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Top Six Lines From the Six Artists on Rick Ross's "Power Circle"

Posted: 06/25/2012 11:11 am

MMG

Maybach Music Group, now ironically named after a defunct auto trademark, shows no signs of losing traction. Over the past few years, the tight-knit group of artists, namely Rick Ross, Meek Mill, Wale, and Stalley, have transformed the rap landscape with their constant supply of Ciroc and Luger beats. In "Power Circle," the group calls upon the Knights of the Round Table as a guiding motto, a circle that cannot be beaten when joined together. Adding up-and-coming Kendrick Lamar to the mix, each provides their own "sword," a series of volatile and passionate verses on life and pain.

6. Gunplay: "I'm at the round table, where your seat at? / Where your plate, where your lobster, where your sea bass? / We ain't never left, actin' like we back / You should see us now taking pictures acting like we rap"
Gunplay is quick to reflect on his former street life and his current celebrity. With a reference to King Arthur's Knights of the Round Table, Gunplay holds his clique close by, defending the luxury life and their music. Typical foods of the executive class, fancy fish and shellfish, are Gunplay's everyday, so much that he makes them just another part of the hood. In reality, Gunplay is no different now than he was then, taking the finer things in life, his crew, and his normal style and taking them back home.

5. Stalley: "It's funny how they come for me when they see me living comfortably / But when I was broke and sleeping on floors they ain't want nothing from me / My future's so bright but my past so ugly / And I just try to correct it all but it all still haunts me"
Stalley came from a less typical family situation that his peers, raised in a fairly stable household by his mother. However, his fatherless childhood and frequent sports injuries sidelined his major plans, significantly altering the path of his life. After years of struggling, he is just now gaining the recognition he deserves. Stalley, like Gunplay, notes the continual problem of fame: old friends. Before, nobody cared for Stalley, leaving him to work alone to fame. Now, everyone returns, seeking his wealth and celebrity. In it all, nightmares of the past and future leave Stalley utterly alone, depending only on his circle, MMG, to push forward and upward.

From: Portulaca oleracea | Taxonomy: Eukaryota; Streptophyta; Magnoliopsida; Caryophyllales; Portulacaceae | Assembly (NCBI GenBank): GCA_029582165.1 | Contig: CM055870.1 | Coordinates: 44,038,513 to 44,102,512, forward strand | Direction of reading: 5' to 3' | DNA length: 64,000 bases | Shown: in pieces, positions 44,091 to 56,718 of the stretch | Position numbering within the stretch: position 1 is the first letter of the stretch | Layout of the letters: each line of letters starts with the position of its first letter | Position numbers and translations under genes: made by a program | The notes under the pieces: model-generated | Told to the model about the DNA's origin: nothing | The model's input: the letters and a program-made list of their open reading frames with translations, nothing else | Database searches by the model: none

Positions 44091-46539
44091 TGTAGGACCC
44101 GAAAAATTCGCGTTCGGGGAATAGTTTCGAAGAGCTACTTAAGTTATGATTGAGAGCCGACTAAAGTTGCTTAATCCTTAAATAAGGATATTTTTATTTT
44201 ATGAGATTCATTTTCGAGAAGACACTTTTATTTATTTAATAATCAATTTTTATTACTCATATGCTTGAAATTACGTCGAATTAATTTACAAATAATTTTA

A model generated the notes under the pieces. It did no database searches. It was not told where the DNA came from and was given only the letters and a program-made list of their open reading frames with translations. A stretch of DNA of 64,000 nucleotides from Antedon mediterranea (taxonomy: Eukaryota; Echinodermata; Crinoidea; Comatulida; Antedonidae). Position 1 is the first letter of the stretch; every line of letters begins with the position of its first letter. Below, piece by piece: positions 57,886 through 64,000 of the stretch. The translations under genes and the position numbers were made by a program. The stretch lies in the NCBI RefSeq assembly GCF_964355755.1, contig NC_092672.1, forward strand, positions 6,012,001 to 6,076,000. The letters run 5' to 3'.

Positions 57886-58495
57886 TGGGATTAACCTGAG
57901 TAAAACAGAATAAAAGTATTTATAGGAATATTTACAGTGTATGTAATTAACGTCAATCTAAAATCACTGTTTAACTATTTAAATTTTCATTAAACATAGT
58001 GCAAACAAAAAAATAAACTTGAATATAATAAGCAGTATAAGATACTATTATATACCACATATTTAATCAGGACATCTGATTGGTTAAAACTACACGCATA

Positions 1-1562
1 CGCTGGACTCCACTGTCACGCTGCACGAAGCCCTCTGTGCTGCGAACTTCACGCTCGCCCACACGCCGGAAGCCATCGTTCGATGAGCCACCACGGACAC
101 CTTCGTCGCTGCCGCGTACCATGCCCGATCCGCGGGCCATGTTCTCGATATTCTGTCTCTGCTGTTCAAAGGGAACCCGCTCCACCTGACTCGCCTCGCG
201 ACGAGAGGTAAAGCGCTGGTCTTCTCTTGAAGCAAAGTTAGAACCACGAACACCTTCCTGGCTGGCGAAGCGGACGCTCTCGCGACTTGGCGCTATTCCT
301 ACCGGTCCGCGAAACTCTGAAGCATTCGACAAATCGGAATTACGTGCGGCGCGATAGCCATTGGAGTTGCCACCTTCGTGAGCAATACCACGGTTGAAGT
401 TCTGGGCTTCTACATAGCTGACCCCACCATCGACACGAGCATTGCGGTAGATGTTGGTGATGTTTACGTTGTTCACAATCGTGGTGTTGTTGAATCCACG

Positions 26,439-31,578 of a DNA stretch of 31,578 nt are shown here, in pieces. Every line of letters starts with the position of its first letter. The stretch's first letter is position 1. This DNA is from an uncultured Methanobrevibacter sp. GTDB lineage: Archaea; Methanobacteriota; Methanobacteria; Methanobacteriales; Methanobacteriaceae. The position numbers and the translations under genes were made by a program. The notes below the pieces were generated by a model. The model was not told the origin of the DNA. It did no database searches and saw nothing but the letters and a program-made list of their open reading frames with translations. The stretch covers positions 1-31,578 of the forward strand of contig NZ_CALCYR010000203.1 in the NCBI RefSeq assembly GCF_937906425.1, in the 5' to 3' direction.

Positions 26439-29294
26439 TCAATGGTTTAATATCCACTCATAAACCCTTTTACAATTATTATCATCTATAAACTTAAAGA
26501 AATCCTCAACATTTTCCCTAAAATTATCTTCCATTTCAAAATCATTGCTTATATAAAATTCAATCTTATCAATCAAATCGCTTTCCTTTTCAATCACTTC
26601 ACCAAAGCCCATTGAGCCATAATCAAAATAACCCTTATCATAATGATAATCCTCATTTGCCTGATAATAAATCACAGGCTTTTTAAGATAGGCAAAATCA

4. Wale: "There's a difference between underrated and hasn't made it / Once you successful they relentlessly giving you hatred / There's no applause for you and success is hard for you / There's enemies, envy, with green my n***as lawnmower"
Coming off of the relatively successful second debut, Ambition, Wale immediately returns to the same material. The burden of success and fame is a constant supply of critics, ready to call out minor flaws and provide volleys of drive-by hate. Wale sees two tracks to fame: one with those who deserve great success, and one with those posing and putting on an act. No matter what, critics will seek to rip apart celebrity, threatening the theme of knightlike brotherhood throughout the song. Finally, capping the lines, Wale draws upon the familiar "snakes in the grass" adage, noting that his crew is ready to expose and eliminate the haters.

3. Rick Ross: "The square root of a kilo is me n***a / Do the math, I'm a motherf***ing G n***a"
Ross may fail math class, but the impact is the same. Any way that you cut him, Rick Ross remains a player in the game and an influence on his market. The actual square root of 1000, a literal kilo, is roughly 31, but the impact of the line is not diminished. You cannot have drug trade, much less rap, without Rick Ross squarely in the middle.

2. Meek Mill: "Look at my persona, I dreamed it, woke up and conquered /And there was commas after commas, I eat 'em like Benihanas / Put the shrimp over the pasta, the pasta over the lobster / And the lobster over the table, power circle a mafia"
Providing yet another rap mention of Benihana's fine Hibachi restaurants, Mill shares the same influence as Gunplay. Starting off a thug, Mill sees no difficultly in simply becoming a baller. Literally piling up luxury and wealth, Meek is out to make money, live his own life, and stay dedicated to the "power circle" of Maybach Music. But really, Benihana's?

1. Kendrick Lamar: "I know that Section Eight wanna discontinue my moms / When they heard that Ohio State gave me 30 racks in July / Oh Lord, this can't be life, no it can't be life / When they day breaks and you earned them stripes and you learned that strike"
Kendrick brings up a classic problem of the hood rapper: wealth ends government benefits. Although Kendrick is making good money from rapping, it does not necessarily go back to his family. When his mom loses her Section Eight housing benefits due to Kendrick's rapping, the family has to be supported by the son alone. Mo' money, mo' problems indeed.

 

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